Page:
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Clinical nomogram assisting in discrimination of juvenile dermatomyositis-associated interstitial lung disease



To establish a prediction model using non-invasive clinical features for early discrimination of DM-ILD in clinical practice.


Clinical data of pediatric patients with JDM were retrospectively analyzed using machine learning techniques. The early discrimination model for JDM-ILD was established within a patient cohort diagnosed with JDM at a children’s hospital between June 2015 and October 2022.


A total of 93 children were included in the study, with the cohort divided into a discovery cohort (n = 58) and a validation cohort (n = 35). Univariate and multivariate analyses identified factors associated with JDM-ILD, including higher ESR (OR, 3.58; 95% CI 1.21–11.19, P = 0.023), higher IL-10 levels (OR, 1.19; 95% CI, 1.02–1.41, P = 0.038), positivity for MDA-5 antibodies (OR, 5.47; 95% CI, 1.11–33.43, P = 0.045). A nomogram was developed for risk prediction, demonstrating favorable discrimination in both the discovery cohort (AUC, 0.736; 95% CI, 0.582–0.868) and the validation cohort (AUC, 0.792; 95% CI, 0.585–0.930). Higher nomogram scores were significantly associated with an elevated risk of disease progression in both the discovery cohort (P = 0.045) and the validation cohort (P = 0.017).


The nomogram based on the ESIM predictive model provides valuable guidance for the clinical evaluation and long-term prognosis prediction of JDM-ILD.


Juvenile dermatomyositis (JDM) is an uncommon immune-mediated systemic autoimmune vascular disorder characterized by symmetrical proximal muscle weakness, elevated serum muscle enzymes, and distinctive cutaneous manifestations such as Gottron papules and heliotrope rash [1]. This disease can also involve multiple internal organs, including the lungs, joints, heart, and gastrointestinal tract [2, 3]. In adults, interstitial lung disease (ILD) is a frequent complication of myositis, with a prevalence ranging from 30 to 50%, particularly prominent in Asian populations [4]. ILD in this context carries a substantial burden of morbidity and mortality, with rapidly progressive ILD being the leading cause of death [5, 6]. However, the prevalence of ILD in children with JDM is comparatively lower. The diagnostic evaluation primarily relies on imaging modalities such as chest computed tomography (CT), along with bronchoscopy and lung biopsy if necessary. And most children with JDM-ILD experience a chronic progressive course ILD [7, 8].

In children with JDM-ILD, initial lung involvement often presents as either asymptomatic or with mild symptoms. However, as the disease advances, clinical manifestations associated with ILD gradually emerge. Ultimately, there is a progressive decline in the functional units of the alveolar capillary system, which becomes challenging to reverse [8]. Therefore, early detection and timely intervention of JDM-ILD can significantly improve the long-term prognosis in children. Given the limited use of bronchoscopy and lung biopsy as invasive examinations in children, early diagnosis of JDM-ILD currently depends on chest high-resolution CT (HRCT) scans for assessing disease extent and monitoring progression [9,10,11,12]. However, the insidious nature of the onset of JDM-ILD makes early recognition difficult, and the radiation effects on children caused by multiple HRCTs over a certain period of time cannot be ignored. The pathogenesis of JDM-ILD is not clear, but numerous studies have suggested that its development involves multiple immune cells, cytokines and autoantibodies, and is highly associated with its own inflammatory activity [13, 14].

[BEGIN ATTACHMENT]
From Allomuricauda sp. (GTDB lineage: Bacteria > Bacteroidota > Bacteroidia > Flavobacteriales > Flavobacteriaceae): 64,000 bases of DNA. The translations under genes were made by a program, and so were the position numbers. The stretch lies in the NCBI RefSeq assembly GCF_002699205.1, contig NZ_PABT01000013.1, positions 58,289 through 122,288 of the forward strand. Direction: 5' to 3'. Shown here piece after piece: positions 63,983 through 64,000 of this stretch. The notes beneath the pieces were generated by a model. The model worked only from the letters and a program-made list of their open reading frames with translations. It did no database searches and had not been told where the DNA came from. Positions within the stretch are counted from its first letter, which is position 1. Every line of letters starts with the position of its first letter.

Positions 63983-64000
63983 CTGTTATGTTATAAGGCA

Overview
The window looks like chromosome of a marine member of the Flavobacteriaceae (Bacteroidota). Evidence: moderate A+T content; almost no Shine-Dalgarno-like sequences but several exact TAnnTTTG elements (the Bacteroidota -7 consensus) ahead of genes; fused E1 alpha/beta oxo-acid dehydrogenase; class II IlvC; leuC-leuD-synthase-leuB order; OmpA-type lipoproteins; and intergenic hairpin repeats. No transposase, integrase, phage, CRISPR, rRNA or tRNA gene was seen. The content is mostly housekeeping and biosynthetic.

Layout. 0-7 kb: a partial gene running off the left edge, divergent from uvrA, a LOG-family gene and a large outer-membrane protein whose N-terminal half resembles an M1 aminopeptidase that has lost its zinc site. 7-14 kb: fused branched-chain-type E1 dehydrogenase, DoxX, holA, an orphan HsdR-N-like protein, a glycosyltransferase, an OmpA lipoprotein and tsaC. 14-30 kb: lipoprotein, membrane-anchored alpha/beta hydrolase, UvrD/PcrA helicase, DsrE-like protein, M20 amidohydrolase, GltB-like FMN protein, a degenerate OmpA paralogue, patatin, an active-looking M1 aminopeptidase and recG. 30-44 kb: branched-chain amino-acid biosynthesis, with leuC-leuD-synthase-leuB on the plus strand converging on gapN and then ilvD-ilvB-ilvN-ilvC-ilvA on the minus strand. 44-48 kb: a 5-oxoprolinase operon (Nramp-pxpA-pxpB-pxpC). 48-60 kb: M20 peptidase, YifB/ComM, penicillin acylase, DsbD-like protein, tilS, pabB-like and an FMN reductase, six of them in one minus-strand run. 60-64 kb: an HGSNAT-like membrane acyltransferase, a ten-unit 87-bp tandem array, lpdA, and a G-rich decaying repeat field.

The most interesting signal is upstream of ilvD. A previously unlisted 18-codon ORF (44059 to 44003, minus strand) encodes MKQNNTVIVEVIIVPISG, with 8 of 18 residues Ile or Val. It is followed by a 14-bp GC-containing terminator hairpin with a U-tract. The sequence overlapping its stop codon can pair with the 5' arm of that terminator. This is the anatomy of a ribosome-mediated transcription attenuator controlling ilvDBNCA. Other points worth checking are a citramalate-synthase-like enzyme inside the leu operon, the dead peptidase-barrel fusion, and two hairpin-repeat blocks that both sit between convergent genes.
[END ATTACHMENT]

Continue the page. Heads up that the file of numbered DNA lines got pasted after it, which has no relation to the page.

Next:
The primary goal of this study is to establish a clinical prediction model for JDM-ILD by analyzing relevant non-invasive clinical characteristics. The proposed model endeavors to assess the risk of JDM-ILD in affected patients, facilitate early detection of JDM-ILD, and predict the long-term prognosis by utilizing risk modeling. This approach enables personalized care for children with JDM-ILD, including tailored treatment plans and individualized follow-up strategies based on comprehensive risk model and prognostic assessment.

Materials and methods


Children with JDM hospitalized at the Children’s Hospital of Zhejiang University School of Medicine between June 2015 and October 2022 were retrieved. Patients with incomplete clinical information, including chest CT images, laboratory tests and follow-up data, were excluded from the study. Additionally, the JDM patients were aged under 16 years and were followed for at least 6 months. The study was approved by the Ethic Review Board of Children’s Hospital, Zhejiang University School of Medicine (No.2022-IRB-082). In accordance with the Helsinki declaration, informed consent was waived as the data were anonymized and de-identified prior to analysis, and the study was determined to pose no additional risk to patients.

Diagnostic criteria

The diagnosis of JDM was made according to the 2017 European League Against Rheumatism/American College of Rheumatology (EULAR/ACR) classification criteria [15]. The children with ILD were diagnosed according to the presence of the specific indicators, including respiratory symptoms (e.g., cough, shortness of breath), respiratory signs (e.g., pulmonary rales, pestle fingers), hypoxemia, and abnormal chest HRCT imaging (e.g., consolidations, reticulations, honeycombs) [16]. HRCT scans of the patients were independently evaluated by two expert radiologists in the study. Additionally, a meticulous evaluation process involves excluding congenital, metabolic, infectious, and neoplastic factors that may potentially contribute to the development of ILD.